- Reports claim young American was abducted in 2004, but US government says no evidence
- Parents have maintained he was kidnapped for years
A media report
on Friday repeated claims that a 24-year-old American man was kidnapped in China in 2004 and taken to Pyongyang to work as an English tutor for current leader Kim Jong Un.
However, the US State Department says there is no evidence to confirm reports that missionary David Sneddon was seized while hiking in China's Yunnan province. CNN reached out to the North Korean embassy in Beijing, but our calls went unanswered.
"The embassy in Beijing ... has been in regular, ongoing contact with the local authorities since David Sneddon was reported missing ... We continue to closely monitor this matter and we continue to raise it with Chinese authorities," US State Department Spokesman John Kirby said.
Sneddon went missing near the Tiger Leaping Gorge, just over 12 years ago, and when investigators failed to find any trace of him, Chinese authorities suggested he may have fallen to his death.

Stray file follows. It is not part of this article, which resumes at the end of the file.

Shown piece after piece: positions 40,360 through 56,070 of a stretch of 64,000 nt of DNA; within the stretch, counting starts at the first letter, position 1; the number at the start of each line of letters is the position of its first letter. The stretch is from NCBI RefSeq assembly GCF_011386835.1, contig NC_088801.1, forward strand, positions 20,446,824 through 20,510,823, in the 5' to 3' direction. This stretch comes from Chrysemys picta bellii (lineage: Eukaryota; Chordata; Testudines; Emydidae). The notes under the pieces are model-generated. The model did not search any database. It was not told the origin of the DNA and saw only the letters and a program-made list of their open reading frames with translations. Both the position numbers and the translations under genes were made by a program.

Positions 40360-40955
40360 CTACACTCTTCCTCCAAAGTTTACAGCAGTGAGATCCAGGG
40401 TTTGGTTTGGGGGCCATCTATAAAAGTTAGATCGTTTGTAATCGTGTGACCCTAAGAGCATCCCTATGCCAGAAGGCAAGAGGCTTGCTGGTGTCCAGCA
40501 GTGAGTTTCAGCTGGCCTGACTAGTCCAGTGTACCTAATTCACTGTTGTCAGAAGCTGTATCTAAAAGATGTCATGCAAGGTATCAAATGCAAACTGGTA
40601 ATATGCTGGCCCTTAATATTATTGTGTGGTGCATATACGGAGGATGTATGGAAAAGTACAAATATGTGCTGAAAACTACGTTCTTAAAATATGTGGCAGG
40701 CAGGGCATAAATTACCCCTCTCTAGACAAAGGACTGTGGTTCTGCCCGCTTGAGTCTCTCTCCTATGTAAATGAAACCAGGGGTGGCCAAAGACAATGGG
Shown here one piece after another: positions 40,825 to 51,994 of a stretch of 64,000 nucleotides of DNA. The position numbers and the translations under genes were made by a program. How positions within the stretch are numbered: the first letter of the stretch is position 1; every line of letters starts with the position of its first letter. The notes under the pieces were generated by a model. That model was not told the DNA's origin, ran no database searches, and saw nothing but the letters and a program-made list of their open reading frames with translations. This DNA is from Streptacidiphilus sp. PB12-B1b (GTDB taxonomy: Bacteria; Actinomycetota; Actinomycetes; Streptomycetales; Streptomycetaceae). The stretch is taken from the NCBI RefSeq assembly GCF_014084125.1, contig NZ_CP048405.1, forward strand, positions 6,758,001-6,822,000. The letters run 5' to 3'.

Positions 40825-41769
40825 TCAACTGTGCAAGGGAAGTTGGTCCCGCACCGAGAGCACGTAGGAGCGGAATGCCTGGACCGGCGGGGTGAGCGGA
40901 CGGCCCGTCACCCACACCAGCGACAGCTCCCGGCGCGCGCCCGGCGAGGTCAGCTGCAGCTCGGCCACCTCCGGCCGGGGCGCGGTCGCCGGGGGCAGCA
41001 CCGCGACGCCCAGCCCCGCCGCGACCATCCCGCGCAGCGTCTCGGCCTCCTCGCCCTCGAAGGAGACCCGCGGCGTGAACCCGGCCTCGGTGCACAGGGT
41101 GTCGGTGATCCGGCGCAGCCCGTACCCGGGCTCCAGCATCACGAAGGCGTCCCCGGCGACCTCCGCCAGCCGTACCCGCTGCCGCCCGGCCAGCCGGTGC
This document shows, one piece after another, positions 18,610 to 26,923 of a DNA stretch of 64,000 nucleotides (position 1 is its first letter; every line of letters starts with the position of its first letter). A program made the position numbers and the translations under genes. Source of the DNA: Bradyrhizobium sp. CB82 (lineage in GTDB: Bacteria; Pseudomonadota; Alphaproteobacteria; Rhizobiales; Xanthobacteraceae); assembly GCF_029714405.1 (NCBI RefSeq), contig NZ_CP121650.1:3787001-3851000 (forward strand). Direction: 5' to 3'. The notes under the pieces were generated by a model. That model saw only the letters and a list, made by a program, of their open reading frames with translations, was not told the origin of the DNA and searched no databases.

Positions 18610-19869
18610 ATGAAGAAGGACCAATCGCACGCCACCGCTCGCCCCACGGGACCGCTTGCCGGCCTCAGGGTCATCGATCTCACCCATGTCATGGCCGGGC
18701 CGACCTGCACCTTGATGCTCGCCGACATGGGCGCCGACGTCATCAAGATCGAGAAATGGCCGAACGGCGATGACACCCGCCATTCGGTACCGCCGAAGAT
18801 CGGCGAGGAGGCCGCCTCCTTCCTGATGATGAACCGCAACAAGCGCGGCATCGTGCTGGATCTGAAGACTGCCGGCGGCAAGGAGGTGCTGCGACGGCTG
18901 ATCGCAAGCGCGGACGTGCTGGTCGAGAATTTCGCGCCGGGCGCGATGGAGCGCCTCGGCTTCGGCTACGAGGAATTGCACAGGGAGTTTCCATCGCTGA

'Help us bring David home'
Roy and Kathleen Sneddon have been searching for their son for more than a decade, including trips to China and petitions to the United States congress, according to their website www.helpfinddavid.com
"Try to imagine Kathleen and my frustration and anxiety as we seek further information about our son," Roy wrote in a blog post
on August 25.
"Our goal is to ensure that the US government does everything possible to investigate his likely abduction and secure his safe return to the US."
According to his parents' website, Sneddon spoke fluent Korean as well as some Mandarin.
He had been working in Seoul, South Korea as a missionary for the Church of Jesus Christ of Latter-day Saints.
In May 2012 they posted a blog entry
titled, "Was David abducted by DPRK (North Korea)? You decide..."